User Experience (UX)

The overall experience a user has when interacting with a website. UX includes things like ease of use, visual design, the customer journey, and the content’s quality. Good UX can lead to repeat visits, recommendations, and conversions.

Why do you need to know?

The user experience of a website directly impacts that user’s engagement, conversion rates, and overall satisfaction. Remember that the possible user of your website is the persona you developed (see above) and not your boss, board, or C-suite. Design and develop for your target audience, not the company stakeholders.


The ability of a website or piece of content to be easily seen or found by users and search engines. Search engine visibility specifically refers to how easily a search engine can find a website and how easily it can crawl through that website.

Why do you need to know?

The visibility of a website directly impacts the reach of the assets within that website and whether a website will reach its target traffic and conversion rates. A website with good visibility will attract more traffic, potentially resulting in increased conversions and revenue.

Voice Search

Voice search is a type of search where users vocalize their search queries, typically through a smart speaker or mobile device. This type of search is growing rapidly in popularity and already affecting the way search engines crawl, index, and list search results.

Why do you need to know?

It is increasingly important to understand the impact and growth of voice search as it has fundamentally changed the way users interact with search engines and how those search engines rank websites. Optimizing content for voice search can help increase visibility and reach and can also enhance the user experience.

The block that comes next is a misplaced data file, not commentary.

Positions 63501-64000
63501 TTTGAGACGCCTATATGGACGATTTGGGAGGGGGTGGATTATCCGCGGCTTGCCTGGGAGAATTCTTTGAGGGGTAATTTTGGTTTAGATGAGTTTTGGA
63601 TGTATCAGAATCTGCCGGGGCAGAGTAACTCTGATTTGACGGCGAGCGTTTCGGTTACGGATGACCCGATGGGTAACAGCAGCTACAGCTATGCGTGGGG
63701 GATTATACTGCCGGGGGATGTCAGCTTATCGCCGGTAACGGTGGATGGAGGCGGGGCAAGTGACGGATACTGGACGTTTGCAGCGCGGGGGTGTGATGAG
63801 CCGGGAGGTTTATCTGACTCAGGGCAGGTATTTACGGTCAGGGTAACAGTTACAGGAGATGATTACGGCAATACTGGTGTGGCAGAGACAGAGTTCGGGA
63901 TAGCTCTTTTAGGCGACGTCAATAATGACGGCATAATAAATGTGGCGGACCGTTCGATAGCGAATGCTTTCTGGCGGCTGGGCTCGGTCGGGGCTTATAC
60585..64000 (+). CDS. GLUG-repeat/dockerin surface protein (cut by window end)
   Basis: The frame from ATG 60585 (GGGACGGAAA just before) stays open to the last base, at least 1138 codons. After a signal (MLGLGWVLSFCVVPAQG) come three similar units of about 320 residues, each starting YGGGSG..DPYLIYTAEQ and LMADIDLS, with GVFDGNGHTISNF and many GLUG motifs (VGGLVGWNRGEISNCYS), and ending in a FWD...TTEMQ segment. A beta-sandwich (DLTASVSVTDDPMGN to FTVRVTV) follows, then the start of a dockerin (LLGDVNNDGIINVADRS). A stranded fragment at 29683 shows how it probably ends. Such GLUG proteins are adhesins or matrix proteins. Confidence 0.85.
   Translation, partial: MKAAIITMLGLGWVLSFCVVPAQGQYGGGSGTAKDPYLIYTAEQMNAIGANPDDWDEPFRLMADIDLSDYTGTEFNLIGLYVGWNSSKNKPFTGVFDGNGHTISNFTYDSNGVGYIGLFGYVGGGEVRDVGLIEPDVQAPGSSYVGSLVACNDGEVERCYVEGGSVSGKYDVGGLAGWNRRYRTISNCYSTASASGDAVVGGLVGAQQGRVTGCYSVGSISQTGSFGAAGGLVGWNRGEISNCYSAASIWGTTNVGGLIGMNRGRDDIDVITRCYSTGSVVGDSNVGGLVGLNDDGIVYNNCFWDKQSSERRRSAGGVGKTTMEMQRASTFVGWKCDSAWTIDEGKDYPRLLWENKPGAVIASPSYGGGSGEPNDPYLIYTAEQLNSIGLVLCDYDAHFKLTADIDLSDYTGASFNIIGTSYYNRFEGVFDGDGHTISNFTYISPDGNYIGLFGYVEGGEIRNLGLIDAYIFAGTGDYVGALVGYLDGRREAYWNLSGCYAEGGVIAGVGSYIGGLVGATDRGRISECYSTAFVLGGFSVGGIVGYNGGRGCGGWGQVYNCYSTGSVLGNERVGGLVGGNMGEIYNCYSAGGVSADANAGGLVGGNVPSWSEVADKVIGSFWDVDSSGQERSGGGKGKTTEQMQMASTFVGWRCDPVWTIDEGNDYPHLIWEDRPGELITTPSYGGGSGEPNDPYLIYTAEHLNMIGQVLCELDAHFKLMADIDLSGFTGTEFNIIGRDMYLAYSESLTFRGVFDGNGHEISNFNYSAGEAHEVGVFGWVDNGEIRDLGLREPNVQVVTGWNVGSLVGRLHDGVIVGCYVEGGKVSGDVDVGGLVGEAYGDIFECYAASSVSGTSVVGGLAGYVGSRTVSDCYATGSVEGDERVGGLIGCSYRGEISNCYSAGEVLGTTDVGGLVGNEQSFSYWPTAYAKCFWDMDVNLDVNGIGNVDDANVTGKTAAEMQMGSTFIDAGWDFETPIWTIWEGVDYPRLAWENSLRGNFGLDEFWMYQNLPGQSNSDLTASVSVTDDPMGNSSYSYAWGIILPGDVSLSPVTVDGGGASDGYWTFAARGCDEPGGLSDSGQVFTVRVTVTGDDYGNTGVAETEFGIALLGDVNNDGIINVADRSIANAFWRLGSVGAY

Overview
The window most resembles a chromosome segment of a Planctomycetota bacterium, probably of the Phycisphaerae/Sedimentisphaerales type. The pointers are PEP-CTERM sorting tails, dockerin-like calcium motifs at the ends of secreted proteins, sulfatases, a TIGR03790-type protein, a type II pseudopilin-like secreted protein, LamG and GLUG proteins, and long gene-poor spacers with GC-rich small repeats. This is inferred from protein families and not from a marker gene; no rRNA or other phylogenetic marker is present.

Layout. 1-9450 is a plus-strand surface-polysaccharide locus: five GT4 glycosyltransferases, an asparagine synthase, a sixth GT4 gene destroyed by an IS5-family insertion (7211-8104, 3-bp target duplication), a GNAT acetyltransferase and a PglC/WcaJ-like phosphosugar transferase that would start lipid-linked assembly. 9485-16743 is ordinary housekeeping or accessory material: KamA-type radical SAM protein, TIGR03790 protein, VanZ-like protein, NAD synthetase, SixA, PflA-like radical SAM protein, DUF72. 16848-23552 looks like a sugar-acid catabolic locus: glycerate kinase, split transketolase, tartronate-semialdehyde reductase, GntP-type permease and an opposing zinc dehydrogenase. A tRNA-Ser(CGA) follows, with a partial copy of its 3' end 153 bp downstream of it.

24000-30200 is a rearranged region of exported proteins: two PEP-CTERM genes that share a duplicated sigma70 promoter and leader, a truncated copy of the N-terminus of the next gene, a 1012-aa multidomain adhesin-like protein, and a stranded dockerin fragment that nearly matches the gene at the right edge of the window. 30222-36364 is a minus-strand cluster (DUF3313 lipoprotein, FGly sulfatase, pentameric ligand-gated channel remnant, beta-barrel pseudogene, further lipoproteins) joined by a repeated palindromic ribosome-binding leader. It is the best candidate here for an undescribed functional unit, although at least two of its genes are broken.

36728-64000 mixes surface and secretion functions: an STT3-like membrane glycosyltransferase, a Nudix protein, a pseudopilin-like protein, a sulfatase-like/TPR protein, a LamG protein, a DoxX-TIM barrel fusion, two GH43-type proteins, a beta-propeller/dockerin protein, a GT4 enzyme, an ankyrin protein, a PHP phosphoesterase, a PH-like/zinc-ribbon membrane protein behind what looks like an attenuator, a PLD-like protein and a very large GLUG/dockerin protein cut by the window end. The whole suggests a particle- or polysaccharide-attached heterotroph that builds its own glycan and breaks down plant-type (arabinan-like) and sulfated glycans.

XML (Extensible Markup Language) is used to encode and transmit data over the internet. XML is often used for sitemaps and other forms of structured data (see above).

Why do you need to know?

XML plays a key role in search engine optimization (SEO) by providing search engines with a better understanding of the structure and content of a website. Using XML effectively can result in higher search engine rankings, leading to increased visibility and traffic to the website.

You’re Now SEO-Smarter

Impress your friends at dinner parties! Just kidding. But you now know what you need to about SEO and the terminology used when talking about SEO.

Again, we feel that an educated client is the best kind. We don’t expect you to be an expert on SEO, we just want to give you the tools you need to make the best digital marketing decisions for your company. And, if you missed it, check out part one of our SEO Glossary.

Stay tuned. Next in line in our glossary series is PPC – Paid Search and Social. Join our newsletter now so you don’t miss out!